“What is truth?“—Pontius Pilate to Jesus (John 18:38).
Anna is learning several prayers and scripture passages this year in preparation for her First Communion next May. Some she already knows from our evening prayer time—the Our Father, the Hail Mary, and the Glory Be—others she is picking up and memorizing through daily repetition—the Act of Contrition, the Ten Commandments, and the Two Great Commandments (Matthew 22:37-40) among them.
Over the last month, we’ve been focusing on the Apostles Creed. At first she read it from a prayer book of mine, and the first few nights she kept stumbling over one part.
I believe in Jesus Christ, his only Son, our Lord,
who was conceived by the power of the Holy Spirit
and born of the Virgin Mary.
He suffered under Pointless Pilate …
“Pointless Pilate.” Julia and I both chuckled at this, but I can’t blame her. She’s never seen the name “Pontius” before. How would she recognize it.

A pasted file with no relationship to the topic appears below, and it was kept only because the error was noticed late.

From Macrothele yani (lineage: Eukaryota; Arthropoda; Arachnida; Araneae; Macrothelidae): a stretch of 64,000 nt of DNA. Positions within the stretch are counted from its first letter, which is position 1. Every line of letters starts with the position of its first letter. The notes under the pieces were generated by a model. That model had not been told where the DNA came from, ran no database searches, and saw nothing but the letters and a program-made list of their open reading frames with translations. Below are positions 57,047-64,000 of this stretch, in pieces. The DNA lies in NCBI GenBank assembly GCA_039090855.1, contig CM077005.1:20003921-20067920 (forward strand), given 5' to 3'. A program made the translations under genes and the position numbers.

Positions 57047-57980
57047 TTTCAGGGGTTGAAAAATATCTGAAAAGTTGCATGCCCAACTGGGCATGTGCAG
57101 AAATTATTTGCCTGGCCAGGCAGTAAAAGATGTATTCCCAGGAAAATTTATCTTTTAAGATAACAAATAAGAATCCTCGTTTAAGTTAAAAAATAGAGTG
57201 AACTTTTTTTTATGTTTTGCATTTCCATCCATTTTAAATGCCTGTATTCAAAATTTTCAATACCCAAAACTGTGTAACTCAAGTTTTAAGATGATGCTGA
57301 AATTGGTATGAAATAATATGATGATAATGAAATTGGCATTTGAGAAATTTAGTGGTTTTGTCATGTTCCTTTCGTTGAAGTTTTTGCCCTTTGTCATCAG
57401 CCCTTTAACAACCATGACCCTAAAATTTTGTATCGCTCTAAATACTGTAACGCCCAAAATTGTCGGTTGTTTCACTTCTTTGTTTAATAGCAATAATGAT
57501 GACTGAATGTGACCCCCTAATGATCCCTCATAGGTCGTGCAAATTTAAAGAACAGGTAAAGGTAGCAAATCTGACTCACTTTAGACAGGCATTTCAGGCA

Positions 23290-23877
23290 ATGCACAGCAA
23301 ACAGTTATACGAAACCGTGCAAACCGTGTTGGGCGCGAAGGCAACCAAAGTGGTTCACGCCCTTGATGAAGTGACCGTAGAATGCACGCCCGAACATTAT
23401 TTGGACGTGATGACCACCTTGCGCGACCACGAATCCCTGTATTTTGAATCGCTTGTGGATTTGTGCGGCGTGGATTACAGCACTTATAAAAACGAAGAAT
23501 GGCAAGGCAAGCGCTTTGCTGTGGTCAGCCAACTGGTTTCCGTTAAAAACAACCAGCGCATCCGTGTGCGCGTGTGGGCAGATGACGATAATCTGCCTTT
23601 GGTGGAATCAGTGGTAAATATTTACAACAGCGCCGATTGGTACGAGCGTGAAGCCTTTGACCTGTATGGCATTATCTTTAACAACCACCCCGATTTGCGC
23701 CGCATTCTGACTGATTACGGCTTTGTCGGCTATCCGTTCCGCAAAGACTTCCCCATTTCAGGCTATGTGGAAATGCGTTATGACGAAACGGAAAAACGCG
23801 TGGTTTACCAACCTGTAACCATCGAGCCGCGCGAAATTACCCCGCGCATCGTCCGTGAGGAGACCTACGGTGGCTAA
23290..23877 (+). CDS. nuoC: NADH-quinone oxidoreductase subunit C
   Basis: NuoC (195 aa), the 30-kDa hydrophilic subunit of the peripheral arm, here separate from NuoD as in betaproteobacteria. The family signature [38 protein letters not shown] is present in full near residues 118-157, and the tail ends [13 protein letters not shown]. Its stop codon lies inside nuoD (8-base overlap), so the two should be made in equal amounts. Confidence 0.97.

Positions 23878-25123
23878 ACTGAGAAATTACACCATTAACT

It was a funny mistake, but it contained a glimpse of truth. Because Pontius Pilate, representative of both the Emperor of Rome and the Ruler of this world really did miss the point.
He was face to face with the Incarnate Word of God, and he asked “What is truth?”
Jesus didn’t answer. Perhaps because Pilate cut him off, or perhaps because he asked the wrong question.
The question poor pointless Pilate should have asked is this.
“Who is Truth?”
Jesus would have answered that question with two words that ring through John’s Gospel.